Liberty Group CEO Bruce Hemphill says the wealth-management group is far better positioned for growth and a return to a longer-term trend of increasing earnings than it was six months ago.
Presenting his group’s interim results in Johannesburg on Wednesday, Hemphill said that Liberty is making good progress towards its long-term strategic vision of becoming the leading broad-based wealth manager in Africa and other select emerging markets.
At the same time, Hemphill said that in the short term, Liberty is not immune to the current South African economic downturn, nor to the volatility that has been a feature of local and global investment markets so far in 2008.
“Our performance does largely correlate to market conditions and interest rates,” said Hemphill, emphasising that Liberty views current conditions as a relatively short-term trough in the economic cycle.
Compared with the half-year to June 2007, Liberty’s BEE-normalised headline earnings per share — before accounting for investment gains and losses — were 10,3% lower, at 431,5 cents per share.
After taking account of investment gains and losses however, BEE-normalised earnings were 44,8% lower than at the halfway stage last year, at 321,8 cents per share.
Despite difficult market conditions, Hemphill said he is satisfied with the strategic progress Liberty made during the period.
“The business is far better positioned for growth and a return to a longer-term trend of increasing earnings than it was six months ago,” he said.
Hemphill said that a major achievement of the first half of 2008 was the green-fields establishment of an enterprise value and risk management (EVRM) framework. EVRM seeks to apply investment banking and actuarial skills to unlock additional value for shareholders, through the active management of Liberty’s balance sheet.
During the first half of 2008, Liberty also invested in identified growth areas of its broader wealth business. These included:
- diversifying Liberty Properties’ strategy and operations, creating development and asset-management opportunities, both in the republic and in the rest of Africa;
- through Liberty Africa, extending the group’s financial services interests into Southern, West and East Africa;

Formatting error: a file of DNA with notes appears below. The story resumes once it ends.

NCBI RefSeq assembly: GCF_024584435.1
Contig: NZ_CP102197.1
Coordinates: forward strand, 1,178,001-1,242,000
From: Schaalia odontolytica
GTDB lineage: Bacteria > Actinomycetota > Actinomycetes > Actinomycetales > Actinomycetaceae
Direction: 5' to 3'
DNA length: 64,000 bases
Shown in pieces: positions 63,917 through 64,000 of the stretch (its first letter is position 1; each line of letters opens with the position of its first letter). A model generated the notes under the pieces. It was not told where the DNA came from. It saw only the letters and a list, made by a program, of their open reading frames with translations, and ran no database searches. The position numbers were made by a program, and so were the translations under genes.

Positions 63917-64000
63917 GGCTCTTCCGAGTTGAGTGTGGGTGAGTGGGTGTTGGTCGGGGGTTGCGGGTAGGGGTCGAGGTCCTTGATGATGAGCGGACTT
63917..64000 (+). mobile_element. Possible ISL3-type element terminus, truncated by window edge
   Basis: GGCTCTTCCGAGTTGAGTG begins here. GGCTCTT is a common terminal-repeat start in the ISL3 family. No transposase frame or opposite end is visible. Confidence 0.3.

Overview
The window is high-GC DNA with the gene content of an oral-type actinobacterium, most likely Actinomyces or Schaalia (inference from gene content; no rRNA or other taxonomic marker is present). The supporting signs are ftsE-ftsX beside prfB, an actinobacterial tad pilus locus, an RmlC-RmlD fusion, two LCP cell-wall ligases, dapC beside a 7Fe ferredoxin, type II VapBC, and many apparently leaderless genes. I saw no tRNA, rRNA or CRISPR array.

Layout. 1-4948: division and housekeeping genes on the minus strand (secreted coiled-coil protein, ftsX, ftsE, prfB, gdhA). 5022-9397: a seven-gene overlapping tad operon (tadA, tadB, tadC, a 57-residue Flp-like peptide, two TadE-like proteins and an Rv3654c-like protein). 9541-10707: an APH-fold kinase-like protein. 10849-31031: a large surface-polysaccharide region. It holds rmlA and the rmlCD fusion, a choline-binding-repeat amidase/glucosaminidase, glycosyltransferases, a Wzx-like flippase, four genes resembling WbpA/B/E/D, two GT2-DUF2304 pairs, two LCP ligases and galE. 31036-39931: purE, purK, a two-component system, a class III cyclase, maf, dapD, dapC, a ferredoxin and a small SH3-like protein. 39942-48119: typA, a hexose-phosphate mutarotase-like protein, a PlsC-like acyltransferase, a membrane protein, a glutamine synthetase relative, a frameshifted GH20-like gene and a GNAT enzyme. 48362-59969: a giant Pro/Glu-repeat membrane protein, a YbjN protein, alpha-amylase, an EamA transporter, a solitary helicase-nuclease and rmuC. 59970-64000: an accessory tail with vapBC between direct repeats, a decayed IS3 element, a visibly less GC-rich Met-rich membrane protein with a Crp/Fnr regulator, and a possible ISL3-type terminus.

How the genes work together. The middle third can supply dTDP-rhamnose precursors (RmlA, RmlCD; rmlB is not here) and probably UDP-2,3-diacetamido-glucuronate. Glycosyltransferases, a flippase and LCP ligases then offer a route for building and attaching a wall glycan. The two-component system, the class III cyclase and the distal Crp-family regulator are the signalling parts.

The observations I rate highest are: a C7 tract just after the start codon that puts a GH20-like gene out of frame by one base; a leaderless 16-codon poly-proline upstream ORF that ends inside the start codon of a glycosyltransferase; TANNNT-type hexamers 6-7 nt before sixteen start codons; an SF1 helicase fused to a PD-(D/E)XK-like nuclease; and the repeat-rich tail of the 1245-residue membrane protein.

- embedding Liberty’s new technology-enabled health strategy, opening the way to providing efficient front- and back-office administration; and
- a good contribution to earnings from market-leading asset manager Stanlib, whose pre-tax profit before financing rose by 18% to R309-million.
Hemphill said that Liberty’s embedded value held up well in a tough operating period for the traditional life business, advancing 4,9% to R94,08 compared with June 2007.
He added that the group’s core return-on-embedded-value performance remained in line with Liberty’s stated medium-term target of 14,5% to 15,5%.
He concluded by saying that notwithstanding the short-term earnings effects of prevailing economic conditions, Liberty’s strategic course has been substantially redirected over the past two years, to building and growing a broader and more sustainable business.
He also suggested that Standard Bank’s second-quarter offer to buy out minorities in Liberty Holdings was a substantial vote of confidence, both in Liberty’s long-term strategy and in the group’s executive management team.
Hemphill also told investors that Liberty expects to be able to finance its growth strategy from its own resources.
While Liberty expects the current tough conditions for both markets and consumers to continue at least to the year-end, Hemphill said that the group’s executives are upbeat about longer-term prospects and energised by the opportunities they see for both shareholders and customers. — I-Net Bridge